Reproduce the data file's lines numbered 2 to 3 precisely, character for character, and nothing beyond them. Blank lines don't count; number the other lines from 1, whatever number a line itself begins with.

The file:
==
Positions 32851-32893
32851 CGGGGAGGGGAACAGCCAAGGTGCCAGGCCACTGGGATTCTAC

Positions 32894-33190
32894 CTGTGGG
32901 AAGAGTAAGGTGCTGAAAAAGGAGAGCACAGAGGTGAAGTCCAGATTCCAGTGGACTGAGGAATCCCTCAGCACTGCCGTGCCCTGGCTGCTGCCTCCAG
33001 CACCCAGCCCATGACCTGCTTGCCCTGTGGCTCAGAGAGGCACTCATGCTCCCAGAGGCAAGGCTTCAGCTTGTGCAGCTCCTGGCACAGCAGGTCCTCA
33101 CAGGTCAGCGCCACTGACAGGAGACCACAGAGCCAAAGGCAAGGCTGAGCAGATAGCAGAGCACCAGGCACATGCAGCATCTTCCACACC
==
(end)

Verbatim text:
32851 CGGGGAGGGGAACAGCCAAGGTGCCAGGCCACTGGGATTCTAC

Positions 32894-33190